“I tell them to contact social services because she is getting government benefits. She is on Section 8 housing, if the state is paying her rent, they should be able to find her,” Griego said. “I have even seen her at Wal-Mart all the time. How hard can it be for authorities to track this woman down?”
Despite the helpful tip, officers eventually came to her house and broke in without knocking. On the day of the incident, around 6:30 a.m., Griego was in the shower getting ready for work when she heard a knock on the door.
Dressed only in a towel she answered the door and was violently grabbed and yanked outside where she was pushed up against the house and handcuffed by authorities.
It was only after emptying her purse and seeing her ID they realized she was not the person they were after.
*******Big Sis' shockingly dirty secrets go public'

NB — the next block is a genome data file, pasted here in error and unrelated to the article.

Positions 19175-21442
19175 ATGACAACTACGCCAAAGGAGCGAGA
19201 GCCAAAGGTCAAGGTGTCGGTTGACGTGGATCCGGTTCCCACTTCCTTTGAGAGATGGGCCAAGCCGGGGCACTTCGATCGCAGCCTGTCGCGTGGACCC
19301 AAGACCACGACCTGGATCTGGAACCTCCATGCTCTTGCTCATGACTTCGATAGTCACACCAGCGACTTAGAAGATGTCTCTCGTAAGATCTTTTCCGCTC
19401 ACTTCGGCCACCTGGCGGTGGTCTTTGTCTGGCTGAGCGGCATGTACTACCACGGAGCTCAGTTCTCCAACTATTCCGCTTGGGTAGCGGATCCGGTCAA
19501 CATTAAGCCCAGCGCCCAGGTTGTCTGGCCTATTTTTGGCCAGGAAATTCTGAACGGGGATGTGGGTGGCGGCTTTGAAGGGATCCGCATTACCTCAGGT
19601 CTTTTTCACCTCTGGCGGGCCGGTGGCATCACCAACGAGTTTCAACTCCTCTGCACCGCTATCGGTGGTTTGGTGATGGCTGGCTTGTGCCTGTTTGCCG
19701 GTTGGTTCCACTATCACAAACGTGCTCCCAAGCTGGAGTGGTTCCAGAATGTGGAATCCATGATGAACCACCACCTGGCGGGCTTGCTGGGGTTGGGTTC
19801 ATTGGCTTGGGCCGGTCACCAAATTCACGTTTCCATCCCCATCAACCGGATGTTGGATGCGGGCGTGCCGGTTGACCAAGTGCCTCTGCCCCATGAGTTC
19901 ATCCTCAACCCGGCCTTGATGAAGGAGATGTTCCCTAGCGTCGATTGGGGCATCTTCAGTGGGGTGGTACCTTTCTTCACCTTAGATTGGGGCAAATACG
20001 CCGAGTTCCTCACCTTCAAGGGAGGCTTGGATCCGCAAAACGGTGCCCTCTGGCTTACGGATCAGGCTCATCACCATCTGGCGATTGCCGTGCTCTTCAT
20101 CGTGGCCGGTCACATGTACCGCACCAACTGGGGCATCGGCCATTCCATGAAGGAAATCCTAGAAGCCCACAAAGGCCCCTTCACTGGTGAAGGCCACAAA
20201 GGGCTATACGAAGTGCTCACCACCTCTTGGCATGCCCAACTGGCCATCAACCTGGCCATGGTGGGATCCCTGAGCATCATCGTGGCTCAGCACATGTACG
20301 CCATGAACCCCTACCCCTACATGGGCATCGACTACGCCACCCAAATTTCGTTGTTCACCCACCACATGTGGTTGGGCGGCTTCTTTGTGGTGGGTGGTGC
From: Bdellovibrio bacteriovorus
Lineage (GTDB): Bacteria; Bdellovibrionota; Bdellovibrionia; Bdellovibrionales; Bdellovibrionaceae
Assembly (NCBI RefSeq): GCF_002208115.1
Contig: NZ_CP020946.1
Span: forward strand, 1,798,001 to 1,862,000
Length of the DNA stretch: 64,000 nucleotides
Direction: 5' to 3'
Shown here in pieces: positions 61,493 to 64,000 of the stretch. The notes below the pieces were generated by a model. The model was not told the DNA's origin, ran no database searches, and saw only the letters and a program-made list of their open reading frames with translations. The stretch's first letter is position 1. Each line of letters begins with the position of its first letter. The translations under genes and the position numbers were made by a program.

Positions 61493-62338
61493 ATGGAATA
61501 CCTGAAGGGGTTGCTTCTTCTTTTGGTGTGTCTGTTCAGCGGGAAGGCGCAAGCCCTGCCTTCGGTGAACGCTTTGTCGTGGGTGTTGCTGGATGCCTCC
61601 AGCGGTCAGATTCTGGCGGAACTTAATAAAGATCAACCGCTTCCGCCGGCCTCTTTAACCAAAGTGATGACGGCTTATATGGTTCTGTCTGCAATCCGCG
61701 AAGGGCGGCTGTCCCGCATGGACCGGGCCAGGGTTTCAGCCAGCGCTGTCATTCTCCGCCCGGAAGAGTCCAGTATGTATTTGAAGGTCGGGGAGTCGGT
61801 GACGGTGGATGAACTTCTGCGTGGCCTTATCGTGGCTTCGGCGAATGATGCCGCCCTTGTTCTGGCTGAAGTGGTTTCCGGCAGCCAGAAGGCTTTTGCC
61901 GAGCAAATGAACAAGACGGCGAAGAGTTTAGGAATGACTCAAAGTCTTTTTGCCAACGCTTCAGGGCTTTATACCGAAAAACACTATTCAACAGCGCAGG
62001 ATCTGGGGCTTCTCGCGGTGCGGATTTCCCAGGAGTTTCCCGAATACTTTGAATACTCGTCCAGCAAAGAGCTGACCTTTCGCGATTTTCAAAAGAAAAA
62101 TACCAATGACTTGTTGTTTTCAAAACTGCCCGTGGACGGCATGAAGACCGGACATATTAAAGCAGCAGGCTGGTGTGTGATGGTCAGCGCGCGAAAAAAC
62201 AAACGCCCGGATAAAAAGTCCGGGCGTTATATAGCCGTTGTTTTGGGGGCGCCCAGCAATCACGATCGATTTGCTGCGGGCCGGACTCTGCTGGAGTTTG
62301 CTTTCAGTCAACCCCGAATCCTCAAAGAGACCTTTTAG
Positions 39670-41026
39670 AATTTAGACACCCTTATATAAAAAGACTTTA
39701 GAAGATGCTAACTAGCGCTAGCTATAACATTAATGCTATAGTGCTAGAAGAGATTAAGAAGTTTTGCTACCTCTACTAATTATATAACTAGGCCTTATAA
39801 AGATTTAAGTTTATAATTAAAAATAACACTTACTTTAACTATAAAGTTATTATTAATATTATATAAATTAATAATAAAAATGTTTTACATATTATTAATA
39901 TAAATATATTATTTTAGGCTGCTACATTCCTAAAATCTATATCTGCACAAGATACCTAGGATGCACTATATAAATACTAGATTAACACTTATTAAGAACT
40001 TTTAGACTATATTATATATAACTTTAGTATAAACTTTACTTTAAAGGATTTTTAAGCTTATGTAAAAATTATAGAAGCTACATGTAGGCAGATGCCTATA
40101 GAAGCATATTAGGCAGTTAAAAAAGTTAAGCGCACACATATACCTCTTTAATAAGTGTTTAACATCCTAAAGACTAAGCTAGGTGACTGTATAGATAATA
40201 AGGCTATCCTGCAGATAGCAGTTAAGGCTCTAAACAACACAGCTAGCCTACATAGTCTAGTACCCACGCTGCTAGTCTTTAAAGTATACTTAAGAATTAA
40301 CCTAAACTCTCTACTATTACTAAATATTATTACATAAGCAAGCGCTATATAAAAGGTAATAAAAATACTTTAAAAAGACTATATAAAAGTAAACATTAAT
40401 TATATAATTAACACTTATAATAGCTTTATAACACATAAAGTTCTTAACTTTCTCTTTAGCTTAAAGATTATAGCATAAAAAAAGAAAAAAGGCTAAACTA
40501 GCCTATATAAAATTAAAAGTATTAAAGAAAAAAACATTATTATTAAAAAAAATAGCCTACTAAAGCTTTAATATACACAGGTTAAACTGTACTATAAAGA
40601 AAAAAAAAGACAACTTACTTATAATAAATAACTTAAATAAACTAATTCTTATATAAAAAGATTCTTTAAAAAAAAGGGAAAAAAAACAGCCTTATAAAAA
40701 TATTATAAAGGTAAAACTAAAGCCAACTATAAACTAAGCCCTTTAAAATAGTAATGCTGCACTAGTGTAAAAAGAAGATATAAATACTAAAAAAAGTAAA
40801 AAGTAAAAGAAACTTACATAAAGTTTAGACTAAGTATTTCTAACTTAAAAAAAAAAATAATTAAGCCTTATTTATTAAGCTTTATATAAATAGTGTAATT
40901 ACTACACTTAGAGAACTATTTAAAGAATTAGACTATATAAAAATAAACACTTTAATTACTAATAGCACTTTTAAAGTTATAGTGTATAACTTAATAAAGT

There's just something really weird that happened under Janet Napolitano'
22 July 2013
“What the Department of Homeland Security became under Janet Napolitano is this monstrous surveillance and very intimidating group,” said Rutherford Institute President John Whitehead, a constitutional attorney for the past 40 years and author of “A Government of Wolves: The Emerging American Police State.”
“I think originally there were some good intentions with the Department of Homeland Security, but what happened under President Obama is that it accelerated rapidly,” Whitehead told WND. “I criticized George Bush’s policies. Under President Obama, we’re zooming.”
Whitehead said the Napolitano legacy of reducing freedom is evident across the board, starting in early 2009 when the department issued a report listing returning soldiers as one of the greatest threats to American security.
“Another program Napolitano set up is Operation Vigilant Eagle, which is a surveillance system done on all returning veterans from overseas, where they watch Facebook posts, text messages, emails of returning veterans to see if they’re going to be disgruntled,” Whitehead said. “There are quite a few disgruntled veterans. In fact, one that we helped just filed a major lawsuit against the Department of Homeland Security.”